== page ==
384–385: Gaining Spiritual Confidence

All religions point adherents toward gaining knowledge and insights for themselves through their own spiritual dives. Religious cultures, however, often (overtly but more often subtly) put a premium upon group cohesion, following rules and counsel from leaders or elders, staying on the well-worn path, and so forth. These cultures encourage one to rise up to the level of the collective, but then discourage her or him from too much exploring. (There be monsters out there! Stay safe!)

How can we gain the confidence to explore Spirit as fully as our traditions invite us to? How do we overcome the cultural and psychological barriers that sometimes discourage us? What is the experience of direct spiritual experience like? How do we seek it? Must we be at the end of our spiritual ropes before it can enter in? As we experience it, what should we expect? What, exactly, is the “experimenting” section of Alma 32 really saying? Spiritual journeying is hard, but why do so many who have gotten the taste of their own eternal nature and spiritual belonging keep at it, even with all the difficult things one must confront as we move ahead?

This episode features two insightful and powerful spiritual explorers, Billy Phillips and Thomas Wirthlin McConkie, along with Mormon Matters host Dan Wotherspoon, speaking about all of the above and more. What emerges is not exactly a step-by-step guide to finding one’s own spiritual confidence so much as a chance to immerse oneself in a conversation among three people for whom this transition to trusting their own experiences even in the face of occasional discouragement from other Latter-day Saints has been and still is a wonderful and worthy pursuit.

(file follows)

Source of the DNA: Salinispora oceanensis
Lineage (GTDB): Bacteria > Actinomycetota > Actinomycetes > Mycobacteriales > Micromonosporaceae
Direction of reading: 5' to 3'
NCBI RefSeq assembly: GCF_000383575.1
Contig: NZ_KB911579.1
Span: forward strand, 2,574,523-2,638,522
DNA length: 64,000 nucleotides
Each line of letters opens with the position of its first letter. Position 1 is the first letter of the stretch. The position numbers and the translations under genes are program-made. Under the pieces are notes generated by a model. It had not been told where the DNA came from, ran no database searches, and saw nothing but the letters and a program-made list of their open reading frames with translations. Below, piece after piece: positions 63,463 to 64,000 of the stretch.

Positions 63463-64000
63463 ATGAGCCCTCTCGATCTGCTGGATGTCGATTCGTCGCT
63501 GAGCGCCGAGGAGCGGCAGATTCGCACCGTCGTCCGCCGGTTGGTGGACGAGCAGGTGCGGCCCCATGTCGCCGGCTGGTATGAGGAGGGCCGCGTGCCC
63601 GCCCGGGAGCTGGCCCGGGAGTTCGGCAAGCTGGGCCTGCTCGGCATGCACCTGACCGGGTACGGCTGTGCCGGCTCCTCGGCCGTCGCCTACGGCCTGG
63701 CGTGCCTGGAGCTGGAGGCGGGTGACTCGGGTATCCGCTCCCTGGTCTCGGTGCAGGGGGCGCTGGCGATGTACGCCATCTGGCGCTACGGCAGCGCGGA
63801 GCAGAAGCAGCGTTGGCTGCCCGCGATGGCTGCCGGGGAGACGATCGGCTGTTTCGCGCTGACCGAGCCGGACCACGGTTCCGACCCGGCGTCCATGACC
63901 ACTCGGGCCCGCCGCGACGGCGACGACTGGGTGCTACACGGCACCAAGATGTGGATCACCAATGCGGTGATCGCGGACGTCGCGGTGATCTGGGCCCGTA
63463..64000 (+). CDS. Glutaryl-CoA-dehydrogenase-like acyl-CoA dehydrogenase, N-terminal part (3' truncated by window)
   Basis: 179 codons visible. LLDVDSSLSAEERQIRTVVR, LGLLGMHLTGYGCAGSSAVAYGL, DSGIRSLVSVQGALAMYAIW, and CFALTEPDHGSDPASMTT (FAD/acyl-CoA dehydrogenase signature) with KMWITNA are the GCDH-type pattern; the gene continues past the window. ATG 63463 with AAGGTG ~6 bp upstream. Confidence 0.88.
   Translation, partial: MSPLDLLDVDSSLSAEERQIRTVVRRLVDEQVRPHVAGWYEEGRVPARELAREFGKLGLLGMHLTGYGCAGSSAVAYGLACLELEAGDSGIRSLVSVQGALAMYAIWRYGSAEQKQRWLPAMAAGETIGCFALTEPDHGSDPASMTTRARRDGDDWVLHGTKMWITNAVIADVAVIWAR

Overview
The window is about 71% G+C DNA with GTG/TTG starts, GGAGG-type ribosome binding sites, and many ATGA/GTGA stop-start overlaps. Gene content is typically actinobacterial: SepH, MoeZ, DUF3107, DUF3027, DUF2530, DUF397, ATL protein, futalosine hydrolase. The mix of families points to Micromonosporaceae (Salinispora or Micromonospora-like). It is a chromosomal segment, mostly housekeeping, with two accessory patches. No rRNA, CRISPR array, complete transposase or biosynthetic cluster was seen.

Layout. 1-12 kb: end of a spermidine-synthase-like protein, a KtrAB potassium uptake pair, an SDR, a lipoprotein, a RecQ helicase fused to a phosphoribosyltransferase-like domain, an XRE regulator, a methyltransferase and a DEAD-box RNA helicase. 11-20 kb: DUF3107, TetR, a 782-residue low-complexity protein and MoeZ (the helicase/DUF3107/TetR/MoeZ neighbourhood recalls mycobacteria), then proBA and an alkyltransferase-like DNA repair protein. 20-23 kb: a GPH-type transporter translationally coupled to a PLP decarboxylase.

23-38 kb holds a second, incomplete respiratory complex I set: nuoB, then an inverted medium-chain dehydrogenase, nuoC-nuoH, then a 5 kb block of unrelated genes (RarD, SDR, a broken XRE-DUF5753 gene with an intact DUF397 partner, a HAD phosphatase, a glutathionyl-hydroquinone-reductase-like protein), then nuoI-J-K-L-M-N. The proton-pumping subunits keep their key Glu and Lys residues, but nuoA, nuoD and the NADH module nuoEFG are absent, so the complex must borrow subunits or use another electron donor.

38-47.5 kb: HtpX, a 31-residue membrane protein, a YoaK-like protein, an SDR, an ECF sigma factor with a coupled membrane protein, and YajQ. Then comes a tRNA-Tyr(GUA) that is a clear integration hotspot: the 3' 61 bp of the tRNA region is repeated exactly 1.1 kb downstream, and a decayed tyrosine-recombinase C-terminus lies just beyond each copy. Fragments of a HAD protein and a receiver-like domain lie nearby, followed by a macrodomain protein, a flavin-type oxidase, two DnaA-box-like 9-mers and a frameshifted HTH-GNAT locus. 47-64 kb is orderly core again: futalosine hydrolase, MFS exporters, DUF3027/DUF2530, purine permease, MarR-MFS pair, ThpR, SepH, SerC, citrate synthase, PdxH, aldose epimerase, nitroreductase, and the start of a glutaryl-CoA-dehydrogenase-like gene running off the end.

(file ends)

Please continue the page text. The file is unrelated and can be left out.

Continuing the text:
Lower Lights Sangha. Learn more about Thomas McConkie’s work, workshops, gatherings, and retreats.

Thomas Wirthlin McConkie, Navigating Mormon Faith Crisis: A Simple Developmental Map (Salt Lake City: Mormon Stages, 2015).

382–383: The Living Nature of Mormon Covenants

Covenanting is a huge feature of Mormon theology and group life. Beginning at age eight with baptism, and extending through the temple endowment and sealing rites, Latter-day Saints make a lot of covenants. Sundays build into the sacrament ritual the chance to “renew” the covenants one has made. For many Mormons, making these covenants are among the most sacred events of their lives, inspiring them to try to live up to the promises contained within each covenant. For others, especially those whose faith has shifted in the years following the time they made covenants, the burden of having covenanted to do something that they are no longer as certain about, or perhaps even now reject, can be crushing. Some feel regret that the “Mormon track” has members make covenants at very young ages, prior to the typical times when complexity enters one’s worldview. “If only I’d known what I know now, I would have chosen differently.” Others feel they were underprepared for the specifics of the covenants they made in the temple, and that when they reached that stage of the endowment they went ahead with them partly because of family and loved ones who were present and expecting that of them. Mormonism teaches that when things are done through proper priesthood authority, “what is bound on earth is bound in heaven.” How, then, should someone whose journey is taking them into great complexity regarding Mormonism relate to such weighty covenants?

In this episode, Charles Randall Paul, Jennifer Finlayson-Fife, and Joseph Stanford, join Mormon Matters host Dan Wotherspoon for a wonderful and intense query into covenanting within Mormonism and whether or not it, or God, has an expectation of personal growth and change that would naturally affect our views and understandings of covenants we have previously made, about what exactly are we “bound” to with regard to our covenants, and several other aspects of this topic. The panel shares their own experiences and thoughts about their covenanting pasts and relationships with them now, and seeks to celebrate best thinking and ideas about us as covenanters that doesn’t depend upon static relationships with God and “etched in stone at the time one covenanted” understandings of this important element of the Mormon tradition.

381: Why Ritual “Makes Sense”


Ritual is strange—or so it seems to our rational minds—yet, strangely, for many of us who participate in these often highly stylized and repetitive actions, we feel better afterward. Why is this so? Is there a method to ritual’s madness that helps explain this phenomena? I think so.